In the crosshairs of the county board’s political agenda

Published 7:08 pm Wednesday, June 22, 2016

In the 2016-17 budget, Beaufort County’s commissioners have demonstrated their uncanny ability to both initiate unnecessary pet projects and to abandon long-standing commitments to the community. Against the objections of the City of Washington and the Town of Aurora, the commissioners have begun a costly reorganization of the county’s EMS system, while at the same time denying Beaufort County Community College the funding needed to provide for the timely maintenance of its existing buildings and equipment.

In 2015, the community college stopped participating in the Federal Direct Student Loan program due to the high default rates accompanying this category of debt. The result was an immediate drop in enrollment of over 500 students. When a business discovers that its services are being purchased by its customers only when free money is being made available, then the business needs to realize that the service is not as important to those customers as was earlier thought. The community college understands this, and is currently retrenching and reviewing its mission. It now sees itself as a facility serving 1,500 students rather than 2,000, and it has secured a $6 million special-purpose state grant as a start on revising the programs being offered in its curriculum. However, the college budget is, for a time, more than ever dependent on the local taxpayer, which puts the community college squarely in the crosshairs of the county board’s political agenda.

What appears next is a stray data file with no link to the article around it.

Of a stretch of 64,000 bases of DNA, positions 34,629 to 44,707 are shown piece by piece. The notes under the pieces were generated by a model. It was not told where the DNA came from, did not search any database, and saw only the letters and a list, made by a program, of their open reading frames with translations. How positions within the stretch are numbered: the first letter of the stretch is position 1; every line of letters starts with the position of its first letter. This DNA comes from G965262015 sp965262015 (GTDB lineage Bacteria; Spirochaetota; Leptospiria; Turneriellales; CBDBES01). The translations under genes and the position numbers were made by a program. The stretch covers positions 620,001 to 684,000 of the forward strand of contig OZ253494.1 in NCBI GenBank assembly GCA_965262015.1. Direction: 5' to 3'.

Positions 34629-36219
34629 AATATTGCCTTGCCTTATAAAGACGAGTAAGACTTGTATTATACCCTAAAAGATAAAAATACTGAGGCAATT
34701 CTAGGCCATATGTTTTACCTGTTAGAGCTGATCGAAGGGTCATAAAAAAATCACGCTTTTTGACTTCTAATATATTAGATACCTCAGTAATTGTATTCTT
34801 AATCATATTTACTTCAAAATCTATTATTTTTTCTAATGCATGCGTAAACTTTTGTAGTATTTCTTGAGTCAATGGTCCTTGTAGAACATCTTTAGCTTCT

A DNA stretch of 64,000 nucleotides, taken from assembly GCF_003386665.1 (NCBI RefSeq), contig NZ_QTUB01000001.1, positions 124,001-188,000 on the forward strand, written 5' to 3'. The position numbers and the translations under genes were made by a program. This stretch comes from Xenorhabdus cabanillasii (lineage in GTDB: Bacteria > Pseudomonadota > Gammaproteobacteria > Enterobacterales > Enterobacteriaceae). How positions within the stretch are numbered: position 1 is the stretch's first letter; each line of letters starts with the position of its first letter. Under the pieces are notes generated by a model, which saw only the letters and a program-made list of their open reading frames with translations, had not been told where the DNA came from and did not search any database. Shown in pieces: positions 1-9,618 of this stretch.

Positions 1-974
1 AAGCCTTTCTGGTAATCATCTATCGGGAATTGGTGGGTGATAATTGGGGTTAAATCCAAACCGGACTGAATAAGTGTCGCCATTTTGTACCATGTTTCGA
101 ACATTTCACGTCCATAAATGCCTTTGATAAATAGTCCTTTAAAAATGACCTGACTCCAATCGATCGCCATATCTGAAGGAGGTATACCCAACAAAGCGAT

The county board exercises significant influence over the community college: first, through its appointment of four of the college’s 13 trustees; secondly, through the board’s control over the local tax support given to the college.

The appointment of college trustees is never a politically neutral decision, and some nominations have correlated with the election efforts various appointees have made on behalf of county commissioners. It is an open question whether these appointments are based on merit or are simply being used as “resume builders” to reward the political supporters of the county commissioners.

The county’s financial support for general maintenance of plant and equipment is another area regularly and arbitrarily subordinated to political expediency, which in the case of next year’s budget has left hundreds of thousands of dollars in long-overdue repairs and upgrades to existing facilities at the community college under-funded.

Why would the county board ignore requests for maintenance of investments that taxpayers have sacrificed so much to put in place? Because ignoring these requests helps incumbents get re-elected.

The 2016-17 county-budget was stuffed with items intended to garner support for the election of incumbent commissioners. Cutting the funding for maintenance at the community college by $500,000 allowed county commissioners to keep their special interest spending in the budget as they campaign for election this fall. Adding insult to the injury was the commissioners’ suggestion that the college should simply violate the terms of its special-purpose grant and divert the grant’s earmarked funding to the maintenance budget.

This is politics as it is usually practiced in Beaufort County: costly, counter-productive, hypocritical and self-serving.

Warren Smith is a Beaufort County resident.